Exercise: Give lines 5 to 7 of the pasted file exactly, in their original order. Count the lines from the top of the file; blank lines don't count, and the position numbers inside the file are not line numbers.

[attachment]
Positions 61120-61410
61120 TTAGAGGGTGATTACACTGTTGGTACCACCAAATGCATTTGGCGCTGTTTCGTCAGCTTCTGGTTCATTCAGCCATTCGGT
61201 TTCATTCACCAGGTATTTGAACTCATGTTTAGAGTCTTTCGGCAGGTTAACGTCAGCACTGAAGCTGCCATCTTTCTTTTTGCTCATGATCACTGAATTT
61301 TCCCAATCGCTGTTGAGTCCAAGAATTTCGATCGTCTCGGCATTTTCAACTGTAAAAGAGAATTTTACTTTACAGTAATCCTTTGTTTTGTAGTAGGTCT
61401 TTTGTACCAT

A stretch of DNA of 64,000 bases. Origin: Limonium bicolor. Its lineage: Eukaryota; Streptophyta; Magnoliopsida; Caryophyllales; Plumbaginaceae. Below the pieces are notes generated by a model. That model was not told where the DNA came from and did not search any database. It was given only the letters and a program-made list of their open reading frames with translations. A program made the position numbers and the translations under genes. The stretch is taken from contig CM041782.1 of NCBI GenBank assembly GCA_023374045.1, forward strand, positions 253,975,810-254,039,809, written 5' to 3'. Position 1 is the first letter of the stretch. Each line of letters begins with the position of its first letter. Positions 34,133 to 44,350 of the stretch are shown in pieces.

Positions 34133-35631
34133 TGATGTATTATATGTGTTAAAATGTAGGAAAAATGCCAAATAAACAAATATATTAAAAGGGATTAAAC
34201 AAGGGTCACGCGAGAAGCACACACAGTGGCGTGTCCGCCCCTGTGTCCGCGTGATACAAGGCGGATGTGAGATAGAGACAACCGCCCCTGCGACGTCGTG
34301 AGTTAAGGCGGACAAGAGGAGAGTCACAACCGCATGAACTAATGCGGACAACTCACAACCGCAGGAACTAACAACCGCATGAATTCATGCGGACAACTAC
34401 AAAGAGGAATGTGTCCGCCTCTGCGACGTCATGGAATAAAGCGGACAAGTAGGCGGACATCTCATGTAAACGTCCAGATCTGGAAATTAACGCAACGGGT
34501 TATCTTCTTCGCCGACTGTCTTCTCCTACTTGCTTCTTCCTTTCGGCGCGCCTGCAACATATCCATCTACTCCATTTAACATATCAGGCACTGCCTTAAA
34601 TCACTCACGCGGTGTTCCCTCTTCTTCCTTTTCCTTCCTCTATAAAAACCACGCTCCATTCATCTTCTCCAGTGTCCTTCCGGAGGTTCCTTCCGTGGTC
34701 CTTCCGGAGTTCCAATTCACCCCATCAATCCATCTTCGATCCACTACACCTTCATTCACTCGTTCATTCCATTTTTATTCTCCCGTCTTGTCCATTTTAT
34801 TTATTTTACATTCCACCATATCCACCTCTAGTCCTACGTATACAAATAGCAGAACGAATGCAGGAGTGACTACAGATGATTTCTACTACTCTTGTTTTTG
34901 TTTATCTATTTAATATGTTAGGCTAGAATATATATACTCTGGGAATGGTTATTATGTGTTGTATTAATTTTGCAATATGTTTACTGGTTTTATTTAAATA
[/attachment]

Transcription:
61401 TTTGTACCAT

A stretch of DNA of 64,000 bases. Origin: Limonium bicolor. Its lineage: Eukaryota; Streptophyta; Magnoliopsida; Caryophyllales; Plumbaginaceae. Below the pieces are notes generated by a model. That model was not told where the DNA came from and did not search any database. It was given only the letters and a program-made list of their open reading frames with translations. A program made the position numbers and the translations under genes. The stretch is taken from contig CM041782.1 of NCBI GenBank assembly GCA_023374045.1, forward strand, positions 253,975,810-254,039,809, written 5' to 3'. Position 1 is the first letter of the stretch. Each line of letters begins with the position of its first letter. Positions 34,133 to 44,350 of the stretch are shown in pieces.

Positions 34133-35631